- The Government of Jan P. Syse (H), 1989–1990, (coalition of H, KrF and Sp)
- The first Government of Kjell Magne Bondevik (KrF), 1997–2000 (minority government coalition of KrF, Sp and V)
- The second Government of Jens Stoltenberg (Ap), 2005–2013 (coalition of Ap, Sp and SV)
17 / 150
22 / 150
26 / 150
25 / 150
|Minority (from 1931)|
23 / 150
18 / 150
10 / 150
12 / 150
14 / 150
15 / 150
16 / 150
18 / 150
20 / 150
|2||Coalition (1969–1971, Sp–H–V–KrF)||3rd|
|Opposition (from 1971)|
21 / 155
12 / 155
11 / 155
|Coalition (from 1983, H–KrF–Sp)|
12 / 157
|1||Coalition (1983–1986, H–KrF–Sp)||4th|
|Opposition (from 1986)|
11 / 165
32 / 165
11 / 165
10 / 165
11 / 169
11 / 169
10 / 169
19 / 169
- Although Bondepartiet is sometimes translated as the Agrarian Party, sources such as the Centre Party itself and Statistics Norway use the term Farmers' Party.
- Compared to its predecessor, the Norwegian Agrarian Association list
- Ran on joint lists with other parties in some constituencies as it has done from 1949 to 1981. Vote numbers are only from independent Centre Party lists while vote percentage also includes the Centre Party's estimated share from joint lists (Statistics Norway estimates).
- In government coalition from 28 August 1963 to 25 September 1963, see Lyng's Cabinet.
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- Partienes syn på EU og EØS. Archived October 20, 2013, at the Wayback Machine
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- Tvedt, Knut Are (29 September 2009). "Senterpartiet". Store norske leksikon.
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- Henriksen, Birger (30 June 2009). "Mener Senterpartiet flørter med nasjonalisme". TV2.
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- "Fylket". Store norske leksikon. Retrieved 9 May 2020.
- "Flere kvinnelige ordførere". Statistisk sentralbyrå. 29 January 2008. Retrieved 4 September 2009.
- Helljesen, Geir (16 March 2007). "Sp vil ha flere ordførere" (in Norwegian). NRK. Retrieved 4 September 2009.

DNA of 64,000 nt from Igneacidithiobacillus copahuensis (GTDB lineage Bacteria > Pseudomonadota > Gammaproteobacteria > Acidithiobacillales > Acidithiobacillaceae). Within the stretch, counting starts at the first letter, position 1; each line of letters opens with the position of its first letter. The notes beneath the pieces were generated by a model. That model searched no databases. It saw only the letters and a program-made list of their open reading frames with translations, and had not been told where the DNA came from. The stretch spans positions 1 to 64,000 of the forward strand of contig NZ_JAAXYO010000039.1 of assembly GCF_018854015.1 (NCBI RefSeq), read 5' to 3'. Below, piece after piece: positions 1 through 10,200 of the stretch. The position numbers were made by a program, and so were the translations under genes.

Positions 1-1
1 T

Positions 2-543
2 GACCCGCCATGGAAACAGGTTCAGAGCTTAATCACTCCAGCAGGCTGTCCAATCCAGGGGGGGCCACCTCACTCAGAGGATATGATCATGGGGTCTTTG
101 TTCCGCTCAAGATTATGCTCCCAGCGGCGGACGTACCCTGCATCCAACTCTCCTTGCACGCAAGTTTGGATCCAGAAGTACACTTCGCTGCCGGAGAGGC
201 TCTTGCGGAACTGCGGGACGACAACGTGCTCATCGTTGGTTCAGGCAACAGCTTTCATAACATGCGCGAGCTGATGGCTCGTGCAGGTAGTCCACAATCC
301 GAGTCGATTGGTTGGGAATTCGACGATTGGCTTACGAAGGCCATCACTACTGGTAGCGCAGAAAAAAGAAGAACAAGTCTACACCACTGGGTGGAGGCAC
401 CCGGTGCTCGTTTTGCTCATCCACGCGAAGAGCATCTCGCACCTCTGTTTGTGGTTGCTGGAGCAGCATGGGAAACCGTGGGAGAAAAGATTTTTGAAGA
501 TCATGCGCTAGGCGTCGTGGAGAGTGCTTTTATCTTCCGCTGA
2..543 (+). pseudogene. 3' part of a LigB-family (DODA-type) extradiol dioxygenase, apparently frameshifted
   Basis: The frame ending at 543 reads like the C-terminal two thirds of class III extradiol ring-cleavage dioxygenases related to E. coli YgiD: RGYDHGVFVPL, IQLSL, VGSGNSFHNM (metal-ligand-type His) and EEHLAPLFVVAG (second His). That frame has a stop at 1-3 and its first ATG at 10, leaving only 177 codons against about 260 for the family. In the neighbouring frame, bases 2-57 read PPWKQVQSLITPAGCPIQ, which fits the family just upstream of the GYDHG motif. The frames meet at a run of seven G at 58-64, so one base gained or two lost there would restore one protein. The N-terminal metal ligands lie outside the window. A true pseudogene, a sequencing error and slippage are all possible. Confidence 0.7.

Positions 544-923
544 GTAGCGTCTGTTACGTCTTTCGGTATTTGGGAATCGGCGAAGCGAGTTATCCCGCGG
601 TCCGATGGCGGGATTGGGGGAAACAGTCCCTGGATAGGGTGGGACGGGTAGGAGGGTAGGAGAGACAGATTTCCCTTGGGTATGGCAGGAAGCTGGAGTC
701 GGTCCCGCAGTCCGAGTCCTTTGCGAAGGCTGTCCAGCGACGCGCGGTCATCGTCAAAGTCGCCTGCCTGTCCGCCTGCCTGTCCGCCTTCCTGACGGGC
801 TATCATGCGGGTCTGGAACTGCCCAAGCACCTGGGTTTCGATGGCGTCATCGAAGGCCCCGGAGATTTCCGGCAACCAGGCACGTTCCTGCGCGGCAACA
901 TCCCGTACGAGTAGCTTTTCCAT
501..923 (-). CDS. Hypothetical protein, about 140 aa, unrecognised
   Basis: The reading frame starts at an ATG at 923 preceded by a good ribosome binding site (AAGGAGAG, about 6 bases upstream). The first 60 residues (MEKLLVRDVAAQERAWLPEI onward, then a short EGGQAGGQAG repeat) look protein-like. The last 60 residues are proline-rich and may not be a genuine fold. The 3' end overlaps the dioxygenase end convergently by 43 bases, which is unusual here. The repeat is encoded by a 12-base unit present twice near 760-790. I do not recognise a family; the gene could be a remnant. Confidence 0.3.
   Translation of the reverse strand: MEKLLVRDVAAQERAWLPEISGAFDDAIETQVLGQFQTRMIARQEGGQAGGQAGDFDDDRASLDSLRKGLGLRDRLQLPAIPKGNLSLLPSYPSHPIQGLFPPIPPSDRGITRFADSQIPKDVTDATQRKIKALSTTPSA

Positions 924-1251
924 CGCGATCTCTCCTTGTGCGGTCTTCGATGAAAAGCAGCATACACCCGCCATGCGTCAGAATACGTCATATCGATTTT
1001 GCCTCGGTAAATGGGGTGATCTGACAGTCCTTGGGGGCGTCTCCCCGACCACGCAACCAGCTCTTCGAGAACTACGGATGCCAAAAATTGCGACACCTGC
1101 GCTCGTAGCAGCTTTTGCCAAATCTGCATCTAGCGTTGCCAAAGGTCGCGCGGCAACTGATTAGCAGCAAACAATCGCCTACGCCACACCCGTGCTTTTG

- Morstøl, Kjersti T. "Fra bondeparti til sosialdemokrati". Universitetsavisa (NTNU). Retrieved 11 November 2009.
- Havro, Hilde Lysengen (17 September 2012). "Tollvern-siger for Senterpartiet: Regjeringa går frå kronetoll til prosenttoll på fleire landbruksvarer" [Customs protection says for the Centre Party: The government goes from kroner to percentage tariff on more agricultural products]. Nationen (in Norwegian). Retrieved 9 May 2020.
- Bårdsgård, Hans (5 September 2012). "SV ser ulveforslag som uaktuell rødgrønn politikk" [SV sees wolf proposals as stale red-green policy]. Nationen (in Norwegian). Retrieved 9 May 2020.
- "NRK-TV Dagsnytt 18" [NRK-TV Day's news eighteen] (in Norwegian). 29 January 2020. Approximately at 28:40. Retrieved 10 December 2020.
- Stavrum, Gunnar (1 February 2017). "Senterpartiets minister vedtok fredningen av ulv" [The Centre Party's minister of Environment approved the protection of wolves]. Nettavisen (in Norwegian). Retrieved 10 December 2020.
- Berglund, Nina (10 October 2012). "Protests rise over meat and cheese". Views and News from Norway. Retrieved 29 October 2012.
- "Changes to border protection for selected agricultural products". Government of Norway. 8 October 2012. Retrieved 1 April 2019.
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- "25.3 Stortingsvalg. Godkjente stemmer etter parti/valgliste1. Prosent" [25.3 Parliamentary Election. Approved votes by party / electoral list1. percent] (in Norwegian). Statistisk sentralbyrå. Retrieved 9 May 2020.